Feed Your Green Brain, let’s bust some Sustainability Jargon.
If you spend enough time working on a certain topic or field, whether it be software development, medicine or marketing, there are usually certain words, concepts and terms specific to that field that find their way into your daily language and speech.
You guessed it, we’re talking about jargon.
The sustainability field is no different. Here at The Green Sprint, we spend most of our time thinking, reading, talking or dreaming about sustainability. And we keep discovering new concepts, terms and words. Aristotle was so right when he said: “The more you know, the more you realize you don’t know.”
There are tons of technical terms, acronyms and abbreviations flying around. CSR, ESG, GRI, net-zero, carbon negative, carbon positive, circular, regenerative, purpose, and many, many, many more.
Now, jargon words aren’t bad per se – they’re actually meant to communicate a concept faster – but using jargon words can become a big hurdle, especially when you assume everyone understands their meaning in the same way, or when you don’t realize you’re doing it anymore.
To accelerate the sustainability transition, it’s crucial to engage with people in all levels and areas of the organisation, involve them in our mission and get lots of people excited about what we want to achieve. Not everyone has to become an expert, but complexity and lack of understanding does often lead to inactivity. And that’s the exact opposite of what we want to achieve right?
Working with all sorts of people – from ‘newbie enthusiast’ to experienced professionals – we feel that misunderstandings and miscommunications around the meaning of certain terms are actually quite common.
In our workshops, we encourage a curiosity mindset, and take time to uncover the different understandings of a term. Because to be able to develop effective strategies and solutions, we can’t assume anything, and most importantly, we all need to be on the same page.
So… let’s bust some Sustainability Jargon!
In the coming weeks, we’ll dive into some of the terminology buzzing around in our field. Of course we don’t want anyone to brain-overload, so we’re starting “Feed-your-Green-Brain Friday” and serve you some bite-size pieces. We hope you can use it in your organization, with your team, or even with your friends over drinks, to spark a conversation and spread some sustainable love!
Concept 1: Sustainability
Let’s kick this Sustainability Jargon Buster off with the concept of sustainability itself. Did you know there isn’t a definition of sustainability that we actually, universally agreed upon? Yep.
“Avoidance of the depletion of natural resources in order to maintain an ecological balance.” – Oxford Dictionary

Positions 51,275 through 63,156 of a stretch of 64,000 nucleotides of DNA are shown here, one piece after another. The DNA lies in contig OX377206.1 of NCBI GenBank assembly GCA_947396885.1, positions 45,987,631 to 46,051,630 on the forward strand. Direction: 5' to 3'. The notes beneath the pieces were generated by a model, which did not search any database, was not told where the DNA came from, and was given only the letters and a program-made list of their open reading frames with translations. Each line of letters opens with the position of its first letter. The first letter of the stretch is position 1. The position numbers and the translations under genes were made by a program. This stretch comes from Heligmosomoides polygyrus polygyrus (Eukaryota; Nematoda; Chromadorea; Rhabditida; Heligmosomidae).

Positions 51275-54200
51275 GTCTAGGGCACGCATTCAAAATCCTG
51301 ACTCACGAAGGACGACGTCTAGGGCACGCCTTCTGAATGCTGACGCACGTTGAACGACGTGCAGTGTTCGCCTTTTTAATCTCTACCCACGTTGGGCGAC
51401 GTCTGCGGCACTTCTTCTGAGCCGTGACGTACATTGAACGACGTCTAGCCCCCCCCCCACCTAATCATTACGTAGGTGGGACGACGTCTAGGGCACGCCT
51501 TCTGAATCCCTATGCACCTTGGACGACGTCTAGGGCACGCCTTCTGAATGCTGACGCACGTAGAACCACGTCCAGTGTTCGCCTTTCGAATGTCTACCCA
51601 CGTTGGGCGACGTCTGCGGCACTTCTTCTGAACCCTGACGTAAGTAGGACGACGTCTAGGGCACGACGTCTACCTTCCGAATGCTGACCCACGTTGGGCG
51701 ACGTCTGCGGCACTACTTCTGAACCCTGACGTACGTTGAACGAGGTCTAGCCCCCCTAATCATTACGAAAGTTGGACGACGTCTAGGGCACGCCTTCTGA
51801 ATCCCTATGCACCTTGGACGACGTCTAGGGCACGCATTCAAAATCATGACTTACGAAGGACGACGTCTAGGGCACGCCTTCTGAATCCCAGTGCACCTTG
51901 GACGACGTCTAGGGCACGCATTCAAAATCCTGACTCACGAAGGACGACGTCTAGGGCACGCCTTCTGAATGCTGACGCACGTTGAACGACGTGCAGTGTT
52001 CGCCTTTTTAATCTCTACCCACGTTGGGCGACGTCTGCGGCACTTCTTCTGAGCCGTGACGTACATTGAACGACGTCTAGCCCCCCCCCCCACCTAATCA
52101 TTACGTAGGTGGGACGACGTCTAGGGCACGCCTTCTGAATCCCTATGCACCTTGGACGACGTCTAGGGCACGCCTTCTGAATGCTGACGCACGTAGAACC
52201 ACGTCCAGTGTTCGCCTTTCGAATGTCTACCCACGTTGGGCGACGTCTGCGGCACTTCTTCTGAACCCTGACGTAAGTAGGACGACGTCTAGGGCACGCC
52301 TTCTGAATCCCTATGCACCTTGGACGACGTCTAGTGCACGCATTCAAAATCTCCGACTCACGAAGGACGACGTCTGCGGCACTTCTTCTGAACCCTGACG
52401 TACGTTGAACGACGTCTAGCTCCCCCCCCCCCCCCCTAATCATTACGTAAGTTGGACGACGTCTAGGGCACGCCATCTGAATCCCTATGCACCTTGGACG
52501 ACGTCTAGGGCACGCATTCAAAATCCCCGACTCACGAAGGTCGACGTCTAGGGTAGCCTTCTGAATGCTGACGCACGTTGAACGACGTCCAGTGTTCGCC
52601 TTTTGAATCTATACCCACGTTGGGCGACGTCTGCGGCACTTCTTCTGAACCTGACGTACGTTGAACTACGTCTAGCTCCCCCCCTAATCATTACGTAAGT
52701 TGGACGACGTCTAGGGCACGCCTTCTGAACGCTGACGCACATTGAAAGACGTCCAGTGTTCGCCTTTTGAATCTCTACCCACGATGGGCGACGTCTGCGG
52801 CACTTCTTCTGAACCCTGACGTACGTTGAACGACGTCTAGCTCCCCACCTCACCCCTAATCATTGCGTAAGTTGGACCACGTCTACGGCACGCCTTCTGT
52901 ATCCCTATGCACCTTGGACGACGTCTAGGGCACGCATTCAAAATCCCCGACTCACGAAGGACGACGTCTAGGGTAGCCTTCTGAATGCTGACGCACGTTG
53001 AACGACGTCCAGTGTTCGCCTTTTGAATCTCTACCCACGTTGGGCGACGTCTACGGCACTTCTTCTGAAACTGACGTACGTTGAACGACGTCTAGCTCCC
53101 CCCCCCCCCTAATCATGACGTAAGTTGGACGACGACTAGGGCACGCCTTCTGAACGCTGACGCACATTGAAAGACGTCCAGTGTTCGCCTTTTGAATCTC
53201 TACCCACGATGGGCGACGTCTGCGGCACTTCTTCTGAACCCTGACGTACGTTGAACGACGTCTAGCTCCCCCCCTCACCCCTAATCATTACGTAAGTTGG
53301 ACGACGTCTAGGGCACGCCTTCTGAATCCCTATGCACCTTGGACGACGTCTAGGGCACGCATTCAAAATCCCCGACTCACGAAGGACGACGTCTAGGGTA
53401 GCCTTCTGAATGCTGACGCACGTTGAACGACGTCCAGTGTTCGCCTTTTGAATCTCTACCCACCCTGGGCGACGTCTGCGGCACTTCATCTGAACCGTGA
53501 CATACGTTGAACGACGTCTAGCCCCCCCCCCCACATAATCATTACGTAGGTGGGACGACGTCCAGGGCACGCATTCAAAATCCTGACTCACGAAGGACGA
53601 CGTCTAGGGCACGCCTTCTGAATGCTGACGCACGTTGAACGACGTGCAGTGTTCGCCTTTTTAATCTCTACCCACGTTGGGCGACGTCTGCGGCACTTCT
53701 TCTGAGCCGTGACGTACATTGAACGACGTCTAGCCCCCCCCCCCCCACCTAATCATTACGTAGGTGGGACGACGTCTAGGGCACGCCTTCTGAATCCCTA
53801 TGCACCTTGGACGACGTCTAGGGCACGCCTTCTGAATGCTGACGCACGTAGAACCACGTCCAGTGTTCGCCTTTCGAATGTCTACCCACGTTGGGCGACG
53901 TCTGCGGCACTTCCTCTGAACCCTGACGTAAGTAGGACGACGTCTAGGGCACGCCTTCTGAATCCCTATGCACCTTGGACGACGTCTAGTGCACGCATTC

“The idea that goods and services should be produced in ways that do not use resources that cannot be replaced and that do no damage to the environment.” – Cambridge Dictionary
The word sustainability is simply a combination of “to sustain” + “ability”. As such, it literally is, the ‘ability to sustain’, or the ability to hold up, to continue doing without failure. So the question is, what is it that we are hoping to hold up?
In 1987, the UN Brundtland committee published “Our Common Future”. In this report, they coined the term ‘Sustainable Development’.
“Meeting humanity’s present needs without compromising the ability of future generations to meet their own needs”.
It’s this definition that is most commonly used and known to describe sustainability.
Around the world, we’ve come to use the words sustainable & sustainability to describe processes or actions that will help us achieve and maintain a good quality of life for all humans now and in the future, protect our natural environment and avoid depletion of natural resources.
The goal of the sustainable transition is to build inclusive, healthy communities, systems and organizations that function well within the boundaries of our one Planet Earth, and that allow all life forms to flourish.
That still leaves room for different viewpoints on the concept of sustainability, what these processes and actions should be, and who should do what to build these future-proof sustainable societies.
But when you peel it all down, sustainability isn’t so complex at all. We live on a finite planet, with finite resources. And yet we have been acting as though we can grow infinitely. That’s not only unsustainable, it’s simply impossible.
So for us, sustainability is all about looking at how we might live and operate in harmony with the natural world around us.
That also means to go beyond ‘doing less harm’ and more towards ‘doing good’, and become a regenerative part of the ecosystem we are all part of.
But enough for now. We’re getting ahead of ourselves here! We’ll dive deeper into regeneration and restoring earth systems on another Friday.
Keep up the Green Sprint.
Minou & Pamela